Thoughts in Between

by Matt Clifford

TiB 148: A new era for the internet; against experts; public intellectuals in the internet age; and more...

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A new era in the politics of the internet

Ben Thompson of Stratechery has a brilliant essay on politics and the future of the Internet. Do read it. Thompson uses Fukuyama’s much misunderstood End of History as a framework to think about the future of technology. As Thompson says, Fukuyama did not argue (in 1992) that history was “over” in the sense that there would be no more conflict or great events. His argument was that liberal democracy represents a natural endpoint that best balances human desires and needs - but one that it is nevertheless vulnerable to internal conflict or attack on its core tenets.

Such conflict - as we’re seeing in the final days of Trump - can upset the liberal democratic equilibrium, even if it doesn’t threaten its logic. Thompson’s argument is that the internet is in a similar position. Its natural endpoint, as Thompson laid out last year in the (also excellent) essay “The End of the Beginning”, is dominance by a handful of aggregator platforms. But that endpoint, like democracy’s, is vulnerable to political conflict. In the case of the internet, that conflict arises from individuals and states fearing the power of big US tech companies (greatly on display recently, of course).

The consequence, says Thompson, will be a shift to decentralised platforms and open protocols. I’m less sure. As Thompson shows, (non-US, non-China) nation states have more to fear than (almost all) individuals from the power of Facebook et al - and decentralised solutions don’t solve their problems. I agree that European governments will fail in build local alternatives to internet platforms, but they’ve shown that they can they can be annoying enough to shift platform behaviour. I suspect the internet’s future is even messier and more chaotic than democracy’s. 

Should you trust experts?

Reflecting back in March in TiB 108 on the failure of key institutions to take coronavirus seriously from the beginning, I said:

Developing an epistemology that takes unusual ideas seriously without falling for them all will be one of the important challenges of the coming decade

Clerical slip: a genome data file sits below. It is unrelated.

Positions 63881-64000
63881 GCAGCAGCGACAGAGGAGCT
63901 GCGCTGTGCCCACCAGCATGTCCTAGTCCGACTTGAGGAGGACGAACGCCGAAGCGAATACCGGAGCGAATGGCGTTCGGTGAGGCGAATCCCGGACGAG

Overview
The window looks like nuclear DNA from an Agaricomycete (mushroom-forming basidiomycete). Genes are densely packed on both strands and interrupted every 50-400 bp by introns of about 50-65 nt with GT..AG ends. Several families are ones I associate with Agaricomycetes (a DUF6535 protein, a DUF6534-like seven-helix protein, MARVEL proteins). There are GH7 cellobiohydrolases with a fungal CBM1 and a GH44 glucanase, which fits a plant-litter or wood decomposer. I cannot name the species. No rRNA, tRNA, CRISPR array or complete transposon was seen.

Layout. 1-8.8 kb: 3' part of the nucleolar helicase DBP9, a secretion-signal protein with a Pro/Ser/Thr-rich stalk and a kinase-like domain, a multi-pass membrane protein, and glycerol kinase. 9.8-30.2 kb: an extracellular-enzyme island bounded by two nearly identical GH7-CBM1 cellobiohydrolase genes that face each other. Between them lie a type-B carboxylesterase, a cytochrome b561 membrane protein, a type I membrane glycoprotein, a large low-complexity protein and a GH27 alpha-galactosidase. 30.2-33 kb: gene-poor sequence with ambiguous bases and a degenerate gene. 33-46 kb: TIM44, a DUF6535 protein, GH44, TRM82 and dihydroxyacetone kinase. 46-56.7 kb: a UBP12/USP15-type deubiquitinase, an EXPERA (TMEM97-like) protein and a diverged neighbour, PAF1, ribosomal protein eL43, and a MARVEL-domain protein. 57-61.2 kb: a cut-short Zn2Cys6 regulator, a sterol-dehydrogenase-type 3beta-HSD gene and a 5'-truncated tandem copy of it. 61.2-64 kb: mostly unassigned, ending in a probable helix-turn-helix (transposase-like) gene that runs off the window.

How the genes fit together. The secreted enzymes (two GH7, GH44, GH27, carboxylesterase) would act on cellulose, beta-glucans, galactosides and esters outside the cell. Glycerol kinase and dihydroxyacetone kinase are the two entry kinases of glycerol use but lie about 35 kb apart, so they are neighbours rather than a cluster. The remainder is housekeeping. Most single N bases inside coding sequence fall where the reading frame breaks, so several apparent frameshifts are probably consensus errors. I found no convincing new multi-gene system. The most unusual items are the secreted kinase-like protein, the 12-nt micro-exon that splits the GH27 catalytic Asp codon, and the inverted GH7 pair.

This turns out to be very difficult. Alvaro de Menard has a superb pair of posts - Are Experts Real? and Unjustified True Disbelief - on how to think about when to trust established institutions and experts and when to doubt them. Both are worth your time.

Are Experts Real?” argues that true expertise requires tight feedback loops and a close connection between the outcome we care about (e.g. “truth”) and the metric that generates prestige (e.g. citations). Sadly, says de Menard, many fields of academia (and other institutions) lack both. As a result, many published findings are false, but status remains sticky.

But, unfortunately, there’s no easy solution. As de Menard argues in “Unjustified True Belief”, deciding to ignore the experts wholesale and embrace heterodox thinking is, on net, harmful (e.g. you might avoid believing false psychology results, but if it makes you an anti-vaxxer, it’s not worth it). And if it were easy to distinguish between the cases where the experts are right and those where they’re wrong, there wouldn’t be a problem in the first place. I suppose it’s a form of epistemic learned helplessness. Some commentators are less pessimistic, but de Menard’s frustration with his own conclusion shows what a difficult and important problem it is. 

How the internet changes intellectuals

Episode two of the TiB podcast is out: it’s a conversation with Anna Gat, founder and CEO of Interintellect (II), a global community of curious people that’s reshaping what it means to be a public intellectual today. Interintellect members host “salons” online to discuss topics from the urgent to the esoteric (As it happens, I’m hosting one tonight on what we can learn from the medieval period). Anna is one of the deepest thinkers I know on how the internet is changing the way knowledge and community are created and communicated.

One of the things I found most interesting in our conversation was Anna’s point about how II changes the incentives that public intellectuals face. Arguably in the first wave of internet-era public intellectuals the only viable “business model” was to generate outrage or partisan attachment. By creating a means to monetise niche interests, II allows for a more diverse and moderate ecosystem of voices. You can think of this as a mashup between Adam Smith’s famous maxim about specialisation and Cowen’s Law of Interesting Content.

We cover lots of ground in the conversation, including:

Enjoy! All feedback welcome - I’m still getting the hang of it… (I was surprised and delighted by the reception to the first episode) 

Quick links

  1. The Science of Science. Stunningly rich Michael Nielsen Q&A thread on what science tells us about science.
  2. Like a patient etherized upon a table. How AI visualises poetry.
  3. When the moon hits your eye. Beautiful diagram of every known object in the solar system larger than 10km.
  4. Opium of the people? Striking map of religious belief in Germany (file under "Long run impacts of place")
  5. Open Open AI? Interesting initiative in open source artificial intelligence (Thanks Ian Hogarth for the link)

What do you think?

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Until next week,

Matt Clifford

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